ROGERS, Arkansas – The area around the Walmart corporate headquarters has been on quite the ride for the past two decades, but many are wondering where the growth will come in the next 20 years.
“Before Walmart’s expansion this was hillbilly country. But there is only so much expansion that one company can bring to the area, even one as large as Walmart,” said Kathy Deck, director of the Center for Business and Economic Research at the Sam M. Walton College of Business at the University of Arkansas.
Central to the Walmart boom have been the jobs not just from the company itself, but from 1,200 Walmart suppliers — including Procter & Gamble to Pepsi and Nestle, and many more — that have opened an office here to be closer to the retail giant.
All told those suppliers employ more than 5,400 people in the area. Trucking firm JB Hunt also has its headquarters in the area, as does Tyson Foods. From 2000 to 2008, the population of Benton County grew by nearly 37 percent, to nearly 210,000, according to the Census Bureau.
Recruiting firm Cameron Smith & Associates has persuaded more than 300 suppliers to set up shop in the area.
“Suppliers that have moved here have found that it really moves the needle for them,” said company president Cameron Smith. “Once buyers at Walmart see you face to face around here, they know that you’re there for them when they need you.”
Every year Smith runs free seminars at the University of Arkansas in nearby Fayetteville on how to break into the Walmart supplier world, like offering to do an upaid internship.
“Many of the suppliers here can’t afford to spend a lot of money on interns, but if you work for them for free in return for training that can make a lot of difference,” he said. “If I receive an application from someone who did an $18 an hour internship and one from someone who worked for free, I’d most likely go for the latter one.”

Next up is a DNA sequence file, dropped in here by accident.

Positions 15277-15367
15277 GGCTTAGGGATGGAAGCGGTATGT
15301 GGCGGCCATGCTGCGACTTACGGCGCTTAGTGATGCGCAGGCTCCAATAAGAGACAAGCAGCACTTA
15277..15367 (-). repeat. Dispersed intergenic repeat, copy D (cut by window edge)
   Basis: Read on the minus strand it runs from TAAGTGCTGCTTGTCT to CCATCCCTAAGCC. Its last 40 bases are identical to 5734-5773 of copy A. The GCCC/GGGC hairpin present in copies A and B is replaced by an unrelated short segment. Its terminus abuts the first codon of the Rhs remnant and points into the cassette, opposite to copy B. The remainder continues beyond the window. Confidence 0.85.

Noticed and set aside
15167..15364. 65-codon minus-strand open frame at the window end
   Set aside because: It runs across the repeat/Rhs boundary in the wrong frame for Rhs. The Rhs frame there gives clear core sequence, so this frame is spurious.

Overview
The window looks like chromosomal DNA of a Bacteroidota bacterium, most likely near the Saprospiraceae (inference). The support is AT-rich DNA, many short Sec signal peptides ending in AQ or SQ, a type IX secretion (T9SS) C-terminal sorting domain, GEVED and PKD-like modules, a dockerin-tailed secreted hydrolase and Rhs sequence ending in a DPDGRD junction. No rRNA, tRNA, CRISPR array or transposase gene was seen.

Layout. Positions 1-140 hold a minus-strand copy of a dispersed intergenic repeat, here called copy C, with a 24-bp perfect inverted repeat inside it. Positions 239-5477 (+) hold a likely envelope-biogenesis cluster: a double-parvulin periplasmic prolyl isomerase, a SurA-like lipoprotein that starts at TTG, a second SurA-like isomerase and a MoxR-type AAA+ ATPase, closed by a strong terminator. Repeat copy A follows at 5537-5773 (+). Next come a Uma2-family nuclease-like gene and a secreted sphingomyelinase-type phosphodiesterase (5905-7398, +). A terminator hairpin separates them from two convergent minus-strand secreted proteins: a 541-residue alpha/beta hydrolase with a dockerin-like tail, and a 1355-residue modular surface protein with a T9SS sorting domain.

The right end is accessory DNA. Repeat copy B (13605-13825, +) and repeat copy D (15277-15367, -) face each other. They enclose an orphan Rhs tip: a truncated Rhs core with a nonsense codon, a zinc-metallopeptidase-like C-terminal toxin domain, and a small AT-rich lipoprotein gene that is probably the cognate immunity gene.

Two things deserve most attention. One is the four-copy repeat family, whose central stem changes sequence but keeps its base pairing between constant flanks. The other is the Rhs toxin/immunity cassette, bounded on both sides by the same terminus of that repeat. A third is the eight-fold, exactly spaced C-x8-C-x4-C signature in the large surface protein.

The central question for Bentonville is how Walmart will manage its future operations. Last week the company said it was eliminating 60 positions from its international division, moving some jobs from headquarters to far-flung offices around the world. Some say this is a wake-up call for a community that has been focused on the local Walmart boom.
“What Walmart is doing makes perfect sense as they need to be able to respond to the local market in real time,” Deck said. “But expectations for further growth in this region have based been on the expectation that international suppliers would move here.”
“The question is where do we go from here?” she asked. “Even assuming that Walmart is going to stay here, we have to diversify our economy.”
Deck said local leaders are still trying to figure out what to focus on next. One possibility that has been touted is to attract “green tech” companies to the area.
“The problem there is that other communities around the country are looking at doing the same, so there’s no clear winner at the moment,” she said. “But whatever it is will be driven by research and a change of focus at the University of Arkansas.”
According to Cameron Smith, more suppliers are likely to relocate here, but with so many retail experts focused in one area he thinks the area has become very attractive to medium-sized retailers.
“I wouldn’t be surprised if we see a retailer move their headquarters here within the next five years,” he said. “And if we get one, I think we’ll get five of them. After all, all of their suppliers are here anyway.”
“Major retailers like Target or Home Depot don’t have to move because suppliers come to them,” he added. “But for the medium-sized ones, moving here would make perfect sense.”
Photo by Lucy Nicholson